Solar Sister


Scaling Through Partnerships. A strategy manual that provides an in-depth analysis of Solar Sister’s current approach to partnering, highlights opportunities for improvement, and offers solutions and recommendations. This manual explains the benefits of partnerships which include higher levels of recruitment, increased accountability on both sides, and improved connectivity among staff. Our recommendations include several key tools such as a partnership selection checklist, key performance indicators (KPIs) for partnerships, a responsibility assignment matrix, and organization chart and employee table. The solutions that we prescribe will add strategic value to Solar Sister by improving shared responsibility, trust, and value exchange. Ultimately, the manual will guide Solar Sister toward a more effective and replicable model for partnering, scaling its impact.

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Partnership Training Module. A training module added to the existing curriculum for onboarding new Solar Sister Business Development Associates (BDAs). This module will provide BDAs with the tools necessary to identify, cultivate, and maintain successful partnerships. It contains seven key learning objectives and three main lessons which include partnership strategy, value exchange, and management.

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Solar Sister envisions a brighter world powered by women entrepreneurs.


Prescribe better partnering habits with NGOs and religious groups to improve the effectiveness of entrepreneur recruitment, scaling impact in difficult-to-reach communities.

Research Activities

Solar Sister provides women economic opportunity and eliminates energy poverty in rural Tanzania. Over the course of eight weeks, we researched Solar Sister’s operations and partnerships with organizations providing services in rural geographies. We traveled to eight regions of Northeast Tanzania to interview nine partners, sixteen Solar Sister employees, and 56 Solar Sister Entrepreneurs (SSEs). Through this research we gained a thorough understanding of how Solar Sister partners with development organizations and Catholic Sisters as well as a holistic awareness of Solar Sister’s current capacity to meet its strategic scaling goals and recruit SSEs efficiently.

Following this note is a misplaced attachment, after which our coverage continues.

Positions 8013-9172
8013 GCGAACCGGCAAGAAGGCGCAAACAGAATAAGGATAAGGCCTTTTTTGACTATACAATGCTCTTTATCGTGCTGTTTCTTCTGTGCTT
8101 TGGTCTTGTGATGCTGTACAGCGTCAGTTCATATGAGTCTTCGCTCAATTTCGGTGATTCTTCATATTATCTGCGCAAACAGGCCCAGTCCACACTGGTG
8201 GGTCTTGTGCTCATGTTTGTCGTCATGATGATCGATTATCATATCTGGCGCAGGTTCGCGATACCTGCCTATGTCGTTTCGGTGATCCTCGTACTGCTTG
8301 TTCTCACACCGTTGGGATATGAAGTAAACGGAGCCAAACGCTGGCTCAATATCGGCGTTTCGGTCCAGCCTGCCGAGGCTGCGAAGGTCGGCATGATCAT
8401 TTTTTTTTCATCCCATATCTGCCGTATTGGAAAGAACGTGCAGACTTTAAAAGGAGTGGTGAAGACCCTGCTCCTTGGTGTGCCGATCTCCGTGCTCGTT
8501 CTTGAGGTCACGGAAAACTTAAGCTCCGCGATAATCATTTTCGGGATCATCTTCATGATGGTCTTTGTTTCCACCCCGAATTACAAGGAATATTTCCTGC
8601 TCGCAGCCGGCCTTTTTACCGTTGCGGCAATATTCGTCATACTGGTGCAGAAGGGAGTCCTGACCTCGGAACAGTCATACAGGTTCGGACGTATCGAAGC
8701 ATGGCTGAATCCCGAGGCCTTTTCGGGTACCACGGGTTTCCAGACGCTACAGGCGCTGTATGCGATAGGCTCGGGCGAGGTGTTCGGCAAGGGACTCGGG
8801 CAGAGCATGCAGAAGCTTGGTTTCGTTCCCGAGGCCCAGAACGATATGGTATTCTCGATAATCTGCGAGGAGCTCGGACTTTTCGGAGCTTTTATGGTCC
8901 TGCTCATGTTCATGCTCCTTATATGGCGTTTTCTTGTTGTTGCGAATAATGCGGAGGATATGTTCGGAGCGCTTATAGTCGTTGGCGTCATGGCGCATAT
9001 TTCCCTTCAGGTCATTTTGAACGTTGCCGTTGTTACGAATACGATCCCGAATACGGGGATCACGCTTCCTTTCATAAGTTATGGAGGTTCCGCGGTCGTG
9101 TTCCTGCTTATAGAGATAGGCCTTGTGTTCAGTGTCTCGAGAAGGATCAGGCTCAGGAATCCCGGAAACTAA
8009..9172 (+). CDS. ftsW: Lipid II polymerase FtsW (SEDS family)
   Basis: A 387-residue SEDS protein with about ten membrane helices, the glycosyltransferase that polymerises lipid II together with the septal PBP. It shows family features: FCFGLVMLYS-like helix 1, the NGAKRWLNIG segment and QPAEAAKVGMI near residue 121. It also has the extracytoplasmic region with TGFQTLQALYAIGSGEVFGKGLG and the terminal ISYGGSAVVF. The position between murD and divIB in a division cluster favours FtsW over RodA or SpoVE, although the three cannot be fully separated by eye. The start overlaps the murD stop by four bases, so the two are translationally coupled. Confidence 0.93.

Key Findings:

    1. Entrepreneur recruitment is time and resource intensive. Solar Sister Business Development Associates must travel to remote villages and make multiple visits in order to recruit their target of five new entrepreneurs per month.
    2. Internal incentives are required to establish and maintain partnerships. Attracting valuable entrepreneur recruitment partners necessitates standardized roles and rewards for all Solar Sister employees.
    3. Successful partnerships help achieve Solar Sister’s strategic scaling goals. The best partners align strongly with Solar Sister’s mission, provide new markets, alleviate logistical challenges and foster a sense of community for Business Development Associates.

What the Entrepreneurs Are Saying

Having the fellows from the Global Social Benefit Fellowship come to spend time with our team doing action research has been an important part of our continuous learning approach to our work. The fellows approach the work with a fresh eye, and bring an objective view that allows us to have greater insights into what is working, and importantly, what is not working. I especially appreciate that the fellows embody the Miller Center values of accompaniment, excellence, and authenticity and that informs the relationship in such a meaningful and positive way.

Katherine Lucey, Founder and CEO, Solar Sister

Solar Sister Logo


Social Enterprise:
Solar Sister

Amanda Eason
Environmental Studies, Sociology

Emma Hokoda
Environmental Studies

Faculty Research Mentor:
Leslie Gray, Environmental Studies and Sciences